• A postseason appearance by the Los Angeles Angels so America can finally appreciate the greatness of Mike Trout. It’s impossible to imagine Babe Ruth or Michael Jordan or Tom Brady toiling in anonymity. Well, that’s what is happening right now with Trout. Perhaps with the addition of manager Joe Maddon and third baseman Anthony Rendon, the Angels finally will make the playoffs, and Trout will have a national television stage on which to shine.
  • The hiring of Jeff Van Gundy to coach the New York Knicks again. I sensed from talking to Van Gundy during an October visit to Nazareth College, his alma mater, that the fire to coach still burns. His work as an analyst has kept him plugged in to the NBA. He probably wouldn’t be able to replicate the success he enjoyed in his first go-around as Knicks coach, which featured six playoff appearances, including one trip to the NBA Finals, in six full seasons. But he eventually would turn them into winners. Of course, this would only work if dysfunctional owner James Dolan gave him complete control. Admittedly that’s a big if.
  • More Olympic gold medals for Simone Biles. She’s already established herself as the greatest gymnast of all-time. And she may have a chance to challenge swimmer Michael Phelps as greatest Olympian of all-time. Beyond that, she has used her celebrity to bring about positive change and become an advocate for victims of sexual abuse in sports and beyond.
  • More competitive tournaments for Tiger Woods. Yeah, I know he’s a polarizing figure, but he moves the needle, commands our interest, makes golf relevant. He doesn’t necessarily have to win any more majors. Just needs to be in the hunt on Sundays.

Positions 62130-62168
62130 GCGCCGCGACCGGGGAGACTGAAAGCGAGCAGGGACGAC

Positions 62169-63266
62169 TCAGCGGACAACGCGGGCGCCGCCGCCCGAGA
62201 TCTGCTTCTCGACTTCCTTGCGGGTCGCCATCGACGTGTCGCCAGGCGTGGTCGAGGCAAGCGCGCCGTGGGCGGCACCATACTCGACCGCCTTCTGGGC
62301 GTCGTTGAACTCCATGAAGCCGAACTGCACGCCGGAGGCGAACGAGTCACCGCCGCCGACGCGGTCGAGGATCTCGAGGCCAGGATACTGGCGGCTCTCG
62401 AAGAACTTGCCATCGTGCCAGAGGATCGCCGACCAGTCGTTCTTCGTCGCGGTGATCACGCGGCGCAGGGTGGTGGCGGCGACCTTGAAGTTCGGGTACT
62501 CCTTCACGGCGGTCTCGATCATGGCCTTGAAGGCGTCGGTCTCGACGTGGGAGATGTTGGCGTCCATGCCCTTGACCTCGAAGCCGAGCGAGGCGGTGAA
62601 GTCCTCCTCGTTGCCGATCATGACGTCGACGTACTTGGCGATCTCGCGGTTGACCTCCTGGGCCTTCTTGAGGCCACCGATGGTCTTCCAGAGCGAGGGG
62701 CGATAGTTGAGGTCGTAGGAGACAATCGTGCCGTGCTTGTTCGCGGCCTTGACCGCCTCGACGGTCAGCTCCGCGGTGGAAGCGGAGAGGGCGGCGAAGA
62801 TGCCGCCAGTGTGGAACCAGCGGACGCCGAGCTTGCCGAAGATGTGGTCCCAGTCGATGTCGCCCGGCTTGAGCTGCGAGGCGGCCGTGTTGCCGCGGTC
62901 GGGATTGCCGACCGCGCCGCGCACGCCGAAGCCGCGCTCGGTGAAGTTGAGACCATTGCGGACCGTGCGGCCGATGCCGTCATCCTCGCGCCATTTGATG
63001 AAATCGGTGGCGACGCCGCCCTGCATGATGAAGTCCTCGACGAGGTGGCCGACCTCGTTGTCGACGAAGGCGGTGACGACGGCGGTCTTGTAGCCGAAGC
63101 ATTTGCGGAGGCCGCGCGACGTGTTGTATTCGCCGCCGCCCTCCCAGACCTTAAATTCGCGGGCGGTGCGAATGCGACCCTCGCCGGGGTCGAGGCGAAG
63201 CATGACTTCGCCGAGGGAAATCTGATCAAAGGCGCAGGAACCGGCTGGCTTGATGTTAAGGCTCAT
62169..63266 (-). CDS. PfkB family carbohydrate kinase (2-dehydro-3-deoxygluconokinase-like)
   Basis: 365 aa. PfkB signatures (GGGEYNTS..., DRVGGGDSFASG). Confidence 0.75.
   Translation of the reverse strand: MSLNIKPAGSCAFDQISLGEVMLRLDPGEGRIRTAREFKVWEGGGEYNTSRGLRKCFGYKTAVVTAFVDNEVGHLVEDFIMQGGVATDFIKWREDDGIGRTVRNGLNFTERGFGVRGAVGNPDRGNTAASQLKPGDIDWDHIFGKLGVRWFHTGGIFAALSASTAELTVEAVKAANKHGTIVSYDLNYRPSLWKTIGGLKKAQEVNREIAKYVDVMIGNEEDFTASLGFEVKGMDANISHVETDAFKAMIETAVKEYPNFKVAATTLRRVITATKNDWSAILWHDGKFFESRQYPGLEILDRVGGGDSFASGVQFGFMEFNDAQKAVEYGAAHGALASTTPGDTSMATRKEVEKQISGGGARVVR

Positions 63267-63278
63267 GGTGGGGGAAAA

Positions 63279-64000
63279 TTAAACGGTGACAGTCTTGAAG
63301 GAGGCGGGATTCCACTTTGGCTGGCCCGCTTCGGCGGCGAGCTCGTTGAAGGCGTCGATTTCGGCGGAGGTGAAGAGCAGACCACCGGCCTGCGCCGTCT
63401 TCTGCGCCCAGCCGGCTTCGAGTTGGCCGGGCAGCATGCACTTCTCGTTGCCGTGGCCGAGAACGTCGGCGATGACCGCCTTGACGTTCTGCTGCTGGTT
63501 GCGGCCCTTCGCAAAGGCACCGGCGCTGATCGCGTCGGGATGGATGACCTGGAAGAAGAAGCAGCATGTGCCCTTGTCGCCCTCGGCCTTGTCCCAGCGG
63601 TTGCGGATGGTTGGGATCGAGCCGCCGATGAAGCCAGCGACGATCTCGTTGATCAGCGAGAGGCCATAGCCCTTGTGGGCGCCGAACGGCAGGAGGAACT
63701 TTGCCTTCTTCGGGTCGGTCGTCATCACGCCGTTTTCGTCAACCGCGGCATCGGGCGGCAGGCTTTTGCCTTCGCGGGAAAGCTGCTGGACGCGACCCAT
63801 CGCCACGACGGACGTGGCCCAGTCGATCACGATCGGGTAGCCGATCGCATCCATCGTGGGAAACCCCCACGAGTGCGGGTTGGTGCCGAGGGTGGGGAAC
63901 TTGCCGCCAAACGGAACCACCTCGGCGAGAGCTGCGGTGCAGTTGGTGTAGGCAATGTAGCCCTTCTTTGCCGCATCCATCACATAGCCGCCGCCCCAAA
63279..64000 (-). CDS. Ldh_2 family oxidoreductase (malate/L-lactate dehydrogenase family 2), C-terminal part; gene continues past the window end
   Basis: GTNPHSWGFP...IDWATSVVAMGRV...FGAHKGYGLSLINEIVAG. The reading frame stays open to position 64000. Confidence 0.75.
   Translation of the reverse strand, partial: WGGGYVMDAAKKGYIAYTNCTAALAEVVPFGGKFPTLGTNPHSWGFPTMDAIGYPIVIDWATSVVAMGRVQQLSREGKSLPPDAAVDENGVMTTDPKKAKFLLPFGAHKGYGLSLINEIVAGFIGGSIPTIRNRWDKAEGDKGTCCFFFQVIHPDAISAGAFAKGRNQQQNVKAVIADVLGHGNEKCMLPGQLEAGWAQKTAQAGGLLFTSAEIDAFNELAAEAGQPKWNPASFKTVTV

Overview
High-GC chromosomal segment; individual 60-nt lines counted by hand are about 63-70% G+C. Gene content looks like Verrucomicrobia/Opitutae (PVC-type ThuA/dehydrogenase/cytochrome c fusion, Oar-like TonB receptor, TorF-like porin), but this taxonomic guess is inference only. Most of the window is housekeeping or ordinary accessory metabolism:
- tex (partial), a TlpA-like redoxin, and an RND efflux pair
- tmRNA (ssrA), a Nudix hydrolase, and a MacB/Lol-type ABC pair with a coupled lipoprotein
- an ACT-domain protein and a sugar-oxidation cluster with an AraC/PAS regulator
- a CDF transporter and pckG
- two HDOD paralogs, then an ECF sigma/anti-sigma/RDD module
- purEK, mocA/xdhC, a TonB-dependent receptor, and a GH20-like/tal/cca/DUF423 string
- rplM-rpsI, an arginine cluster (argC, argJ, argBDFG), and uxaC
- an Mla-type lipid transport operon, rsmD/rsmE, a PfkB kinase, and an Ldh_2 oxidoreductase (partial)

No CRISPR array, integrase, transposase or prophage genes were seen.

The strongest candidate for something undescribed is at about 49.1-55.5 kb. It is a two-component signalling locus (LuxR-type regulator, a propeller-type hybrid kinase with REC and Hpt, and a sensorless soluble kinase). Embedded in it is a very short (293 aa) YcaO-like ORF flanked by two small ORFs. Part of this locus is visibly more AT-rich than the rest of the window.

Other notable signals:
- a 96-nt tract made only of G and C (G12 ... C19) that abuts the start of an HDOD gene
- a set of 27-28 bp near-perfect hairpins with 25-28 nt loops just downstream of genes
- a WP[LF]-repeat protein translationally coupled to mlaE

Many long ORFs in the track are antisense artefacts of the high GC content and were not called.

• An amicable agreement between major and minor league baseball that would prevent the elimination of 40 minor league franchises, including ones in Batavia, Auburn and Binghamton. This contraction threat is a bad idea. Sure, it might save money in the short run, but will hurt in the long-run because minor-league teams in small markets introduce young people to the game and help build lifelong relationships.
  • A bounce-back by Syracuse University’s football and basketball programs. Dino Babers needs to show that his team’s 10-3 record in 2018 was not a fluke, and Jim Boeheim needs to show that he still has it after 44 years as head hoops coach.
  • A 28th World Series title by the New York Yankees. I know I’m showing my bias here, but I’ve been following the team since 1961, so old habits die hard. After paying a king’s ransom to sign pitcher Garrit Cole, there’s no room for excuses. Anything shy of a title will be considered a failure.

Best-selling author and nationally honored journalist Scott Pitoniak is the Rochester Business Journal sports columnist.        


  1. Have a great 2020.

  2. I agree with you 100% on everything, Scott. Especially, Steve Tasker. I would watch him more closely than any other player. It seemed like he was always around the ball. He definitely deserves a spot in Canton!